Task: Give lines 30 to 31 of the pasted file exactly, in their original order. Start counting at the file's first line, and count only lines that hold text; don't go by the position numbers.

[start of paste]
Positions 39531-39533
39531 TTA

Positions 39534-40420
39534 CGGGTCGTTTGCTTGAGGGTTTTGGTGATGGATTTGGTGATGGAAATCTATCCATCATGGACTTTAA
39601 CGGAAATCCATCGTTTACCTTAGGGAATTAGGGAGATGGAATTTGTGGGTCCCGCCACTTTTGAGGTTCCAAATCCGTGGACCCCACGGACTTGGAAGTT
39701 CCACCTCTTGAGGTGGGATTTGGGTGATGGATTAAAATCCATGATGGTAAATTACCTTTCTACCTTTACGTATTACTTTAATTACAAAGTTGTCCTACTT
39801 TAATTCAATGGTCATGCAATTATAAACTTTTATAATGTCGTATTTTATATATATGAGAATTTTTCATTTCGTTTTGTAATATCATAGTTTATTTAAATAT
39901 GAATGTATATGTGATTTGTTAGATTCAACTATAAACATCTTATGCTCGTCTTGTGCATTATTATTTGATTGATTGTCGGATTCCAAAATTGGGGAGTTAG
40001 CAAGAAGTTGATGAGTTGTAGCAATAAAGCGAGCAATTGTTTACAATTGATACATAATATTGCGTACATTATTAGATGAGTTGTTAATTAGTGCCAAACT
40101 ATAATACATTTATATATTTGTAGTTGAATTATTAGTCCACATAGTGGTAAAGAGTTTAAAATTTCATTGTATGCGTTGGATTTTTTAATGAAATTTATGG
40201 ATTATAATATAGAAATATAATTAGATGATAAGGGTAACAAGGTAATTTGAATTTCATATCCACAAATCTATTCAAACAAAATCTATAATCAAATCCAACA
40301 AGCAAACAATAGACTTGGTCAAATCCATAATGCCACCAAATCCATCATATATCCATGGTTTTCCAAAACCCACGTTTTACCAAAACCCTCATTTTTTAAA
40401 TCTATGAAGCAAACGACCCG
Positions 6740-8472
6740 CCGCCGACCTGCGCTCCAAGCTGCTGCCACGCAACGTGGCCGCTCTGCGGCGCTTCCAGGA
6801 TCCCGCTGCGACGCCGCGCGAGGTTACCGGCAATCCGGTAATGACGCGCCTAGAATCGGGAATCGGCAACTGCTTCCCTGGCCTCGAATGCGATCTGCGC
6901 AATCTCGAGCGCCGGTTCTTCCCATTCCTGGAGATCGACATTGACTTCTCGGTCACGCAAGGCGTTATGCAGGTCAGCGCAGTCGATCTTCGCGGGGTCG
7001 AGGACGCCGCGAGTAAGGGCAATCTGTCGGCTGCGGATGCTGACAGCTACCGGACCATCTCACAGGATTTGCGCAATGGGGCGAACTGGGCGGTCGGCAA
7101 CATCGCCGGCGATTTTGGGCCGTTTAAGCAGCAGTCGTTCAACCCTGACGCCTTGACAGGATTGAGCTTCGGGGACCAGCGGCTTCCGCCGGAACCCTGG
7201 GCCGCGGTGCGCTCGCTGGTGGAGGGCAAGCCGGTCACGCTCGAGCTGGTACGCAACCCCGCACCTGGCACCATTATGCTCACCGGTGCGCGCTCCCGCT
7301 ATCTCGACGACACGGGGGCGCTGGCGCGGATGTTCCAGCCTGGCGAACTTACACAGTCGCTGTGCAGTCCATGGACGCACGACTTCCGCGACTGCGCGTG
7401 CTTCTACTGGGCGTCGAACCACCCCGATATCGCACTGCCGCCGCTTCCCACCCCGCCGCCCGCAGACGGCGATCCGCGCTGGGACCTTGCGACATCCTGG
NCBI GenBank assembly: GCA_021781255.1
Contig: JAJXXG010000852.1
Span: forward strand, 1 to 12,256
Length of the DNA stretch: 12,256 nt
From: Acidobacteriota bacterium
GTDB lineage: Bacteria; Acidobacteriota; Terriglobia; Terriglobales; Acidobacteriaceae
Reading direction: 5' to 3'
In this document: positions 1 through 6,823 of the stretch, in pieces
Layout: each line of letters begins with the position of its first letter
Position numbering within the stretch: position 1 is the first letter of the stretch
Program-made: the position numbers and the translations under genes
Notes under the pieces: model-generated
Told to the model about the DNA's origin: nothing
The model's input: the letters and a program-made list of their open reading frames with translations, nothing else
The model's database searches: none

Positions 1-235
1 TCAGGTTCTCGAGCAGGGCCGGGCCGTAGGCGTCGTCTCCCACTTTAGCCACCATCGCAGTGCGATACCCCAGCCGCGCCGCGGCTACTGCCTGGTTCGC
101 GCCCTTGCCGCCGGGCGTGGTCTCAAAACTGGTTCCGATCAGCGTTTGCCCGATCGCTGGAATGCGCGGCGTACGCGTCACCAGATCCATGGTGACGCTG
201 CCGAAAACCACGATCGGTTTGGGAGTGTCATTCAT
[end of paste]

In this document: positions 1 through 6,823 of the stretch, in pieces
Layout: each line of letters begins with the position of its first letter